Women in Zika-affected countries might reduce their risk of infection during pregnancy by timing conception with periods of low mosquito activity, a new study suggests.
Pinpointing safe time
Zika is the mosquito-borne virus that's been linked to miscarriages and serious birth defects. Since last year, several countries in the Caribbean and in Central and South America have been hit hard by the epidemic, most notably Brazil. Women in many of these countries have been told to avoid pregnancy until a treatment is found.
Read: Doctors urged to check pregnant women for Zika
"Instead of telling women in these countries to not get pregnant, what if we take advantage of the fact that the virus can be avoided if pregnancy is aligned with a time of year when there are fewer mosquitoes?" said study author Micaela Martinez. She is a postdoctoral researcher at Princeton University's department of Ecology and Evolutionary Biology.
"All other animals time their reproduction to match favourable environmental conditions. Why couldn't we?" she said in a university news release. "Mosquitoes are seasonal, which most people are quite aware of, but we tend not to think about that in terms of preventing infections."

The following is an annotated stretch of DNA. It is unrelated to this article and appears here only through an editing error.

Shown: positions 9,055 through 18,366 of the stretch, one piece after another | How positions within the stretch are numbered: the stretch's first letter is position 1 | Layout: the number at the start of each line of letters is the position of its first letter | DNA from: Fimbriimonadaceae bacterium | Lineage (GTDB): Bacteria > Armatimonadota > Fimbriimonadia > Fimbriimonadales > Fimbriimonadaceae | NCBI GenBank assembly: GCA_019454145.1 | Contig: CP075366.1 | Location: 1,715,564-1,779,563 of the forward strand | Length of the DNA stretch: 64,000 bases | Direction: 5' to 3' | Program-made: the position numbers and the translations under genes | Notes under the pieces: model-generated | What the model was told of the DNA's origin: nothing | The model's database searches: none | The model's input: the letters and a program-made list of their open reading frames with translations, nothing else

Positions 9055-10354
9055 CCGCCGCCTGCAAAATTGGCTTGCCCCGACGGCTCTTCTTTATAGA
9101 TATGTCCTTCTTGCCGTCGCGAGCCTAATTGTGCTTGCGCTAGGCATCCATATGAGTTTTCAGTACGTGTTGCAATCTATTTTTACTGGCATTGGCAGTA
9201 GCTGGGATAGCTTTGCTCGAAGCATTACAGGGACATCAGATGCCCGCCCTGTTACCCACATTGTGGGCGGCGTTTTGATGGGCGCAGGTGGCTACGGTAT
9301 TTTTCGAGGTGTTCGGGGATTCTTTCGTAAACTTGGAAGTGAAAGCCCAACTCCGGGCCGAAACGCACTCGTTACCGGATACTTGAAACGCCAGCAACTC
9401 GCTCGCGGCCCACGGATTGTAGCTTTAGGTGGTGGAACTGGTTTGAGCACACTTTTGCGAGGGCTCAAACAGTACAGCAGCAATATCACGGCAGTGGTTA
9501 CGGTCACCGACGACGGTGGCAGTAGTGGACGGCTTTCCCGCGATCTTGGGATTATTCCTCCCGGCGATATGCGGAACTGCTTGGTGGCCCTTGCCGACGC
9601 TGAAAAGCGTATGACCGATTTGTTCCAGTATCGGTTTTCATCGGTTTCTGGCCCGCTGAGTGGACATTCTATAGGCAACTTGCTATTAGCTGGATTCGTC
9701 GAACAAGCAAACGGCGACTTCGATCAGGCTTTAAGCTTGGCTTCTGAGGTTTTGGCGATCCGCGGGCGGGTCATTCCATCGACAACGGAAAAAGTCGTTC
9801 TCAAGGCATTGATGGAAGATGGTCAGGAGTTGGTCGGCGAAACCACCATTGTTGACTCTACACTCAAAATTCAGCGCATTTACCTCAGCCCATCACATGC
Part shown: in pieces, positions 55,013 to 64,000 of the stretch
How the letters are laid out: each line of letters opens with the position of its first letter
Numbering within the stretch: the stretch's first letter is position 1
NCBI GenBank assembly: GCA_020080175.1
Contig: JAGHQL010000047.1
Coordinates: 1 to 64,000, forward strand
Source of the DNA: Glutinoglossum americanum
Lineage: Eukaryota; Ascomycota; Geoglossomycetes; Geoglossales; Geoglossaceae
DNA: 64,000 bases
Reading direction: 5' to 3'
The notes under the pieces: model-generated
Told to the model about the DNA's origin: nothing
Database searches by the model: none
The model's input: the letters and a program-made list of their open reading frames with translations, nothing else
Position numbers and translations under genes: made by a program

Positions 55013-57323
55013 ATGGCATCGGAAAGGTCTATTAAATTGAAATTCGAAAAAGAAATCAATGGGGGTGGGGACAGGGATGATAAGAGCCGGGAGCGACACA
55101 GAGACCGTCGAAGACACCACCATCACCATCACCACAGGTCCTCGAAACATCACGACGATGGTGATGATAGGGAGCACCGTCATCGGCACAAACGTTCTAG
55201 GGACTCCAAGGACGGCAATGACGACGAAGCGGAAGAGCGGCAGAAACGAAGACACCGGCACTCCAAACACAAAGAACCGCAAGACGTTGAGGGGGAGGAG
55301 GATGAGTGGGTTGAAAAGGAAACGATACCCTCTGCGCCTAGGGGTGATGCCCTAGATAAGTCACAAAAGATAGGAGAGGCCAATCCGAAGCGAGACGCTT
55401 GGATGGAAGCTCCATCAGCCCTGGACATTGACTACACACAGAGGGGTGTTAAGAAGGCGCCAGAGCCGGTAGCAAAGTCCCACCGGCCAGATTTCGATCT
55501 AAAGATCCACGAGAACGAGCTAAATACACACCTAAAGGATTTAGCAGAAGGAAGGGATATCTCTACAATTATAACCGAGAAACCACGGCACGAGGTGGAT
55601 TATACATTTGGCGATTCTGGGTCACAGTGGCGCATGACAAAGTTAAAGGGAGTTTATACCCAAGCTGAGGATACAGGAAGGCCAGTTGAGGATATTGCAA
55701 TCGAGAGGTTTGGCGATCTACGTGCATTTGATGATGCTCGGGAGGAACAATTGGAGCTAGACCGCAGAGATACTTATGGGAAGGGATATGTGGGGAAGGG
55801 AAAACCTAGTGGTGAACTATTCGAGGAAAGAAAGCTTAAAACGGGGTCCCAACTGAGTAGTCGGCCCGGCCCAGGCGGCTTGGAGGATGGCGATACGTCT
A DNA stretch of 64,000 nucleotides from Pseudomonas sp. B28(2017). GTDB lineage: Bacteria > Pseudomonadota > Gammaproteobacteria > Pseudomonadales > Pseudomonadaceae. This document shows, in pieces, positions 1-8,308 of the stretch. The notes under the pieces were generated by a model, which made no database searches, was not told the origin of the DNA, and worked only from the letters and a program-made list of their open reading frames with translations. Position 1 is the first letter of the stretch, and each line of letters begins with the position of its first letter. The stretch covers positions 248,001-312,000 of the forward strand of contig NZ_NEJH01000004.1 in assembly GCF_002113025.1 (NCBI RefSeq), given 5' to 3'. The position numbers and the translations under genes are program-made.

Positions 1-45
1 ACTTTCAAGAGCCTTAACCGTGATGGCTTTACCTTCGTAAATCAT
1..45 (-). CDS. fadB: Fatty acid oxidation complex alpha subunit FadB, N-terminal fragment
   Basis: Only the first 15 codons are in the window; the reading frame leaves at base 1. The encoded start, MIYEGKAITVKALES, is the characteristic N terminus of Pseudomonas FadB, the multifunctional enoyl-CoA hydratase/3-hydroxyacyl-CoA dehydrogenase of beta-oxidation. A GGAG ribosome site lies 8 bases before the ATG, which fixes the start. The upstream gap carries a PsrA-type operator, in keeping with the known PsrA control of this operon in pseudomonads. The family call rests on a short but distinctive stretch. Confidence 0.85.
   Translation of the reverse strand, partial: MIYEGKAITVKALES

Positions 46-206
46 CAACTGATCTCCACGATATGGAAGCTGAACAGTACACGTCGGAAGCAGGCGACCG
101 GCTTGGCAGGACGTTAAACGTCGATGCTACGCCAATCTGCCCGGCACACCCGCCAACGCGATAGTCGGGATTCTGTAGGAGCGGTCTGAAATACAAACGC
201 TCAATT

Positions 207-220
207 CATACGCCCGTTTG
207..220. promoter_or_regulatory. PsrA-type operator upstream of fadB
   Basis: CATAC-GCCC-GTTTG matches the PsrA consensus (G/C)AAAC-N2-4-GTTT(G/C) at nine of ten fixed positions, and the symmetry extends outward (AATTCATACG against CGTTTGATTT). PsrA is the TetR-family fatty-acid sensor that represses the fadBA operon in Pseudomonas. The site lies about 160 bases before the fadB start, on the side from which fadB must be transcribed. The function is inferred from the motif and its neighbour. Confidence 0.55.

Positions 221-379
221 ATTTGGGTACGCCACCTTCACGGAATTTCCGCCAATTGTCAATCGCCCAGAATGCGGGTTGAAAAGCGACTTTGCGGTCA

Martinez said she created a computer programme that could help local officials, health care workers or scientists pinpoint by calendar week when it's safe for women in their region to conceive.
For the study, the researchers looked at birth data from a number of countries. They estimated that planning conception during seasons with low mosquito activity for as few as three percent of all births could prevent Zika-related birth defects in thousands of babies.
Read: Zika virus: 14 things you need to know
For example, this approach could reduce the risk for about 1,000 births a year in Puerto Rico, and more than 88,000 births a year in Brazil, the study authors said.
There is no vaccine or treatment for Zika.
It's likely that planning conception during periods of low mosquito activity would be most effective when used with other Zika prevention measures, especially controlling mosquitoes, according to Alex Perkins, a professor of biological sciences at the University of Notre Dame. He wasn't involved in the research, but is familiar with the findings.
"Vector control is essentially the only tool that we have at the moment to combat Zika virus, and doing so more aggressively at certain times of year – or in certain populations – could interact with modifications of the timing of conception proposed here," Perkins said in the news release.
The researchers said more study of the seasonal patterns of the Zika virus is needed before any policy suggestions can be made.
The study was published in the journal PLoS Biology.
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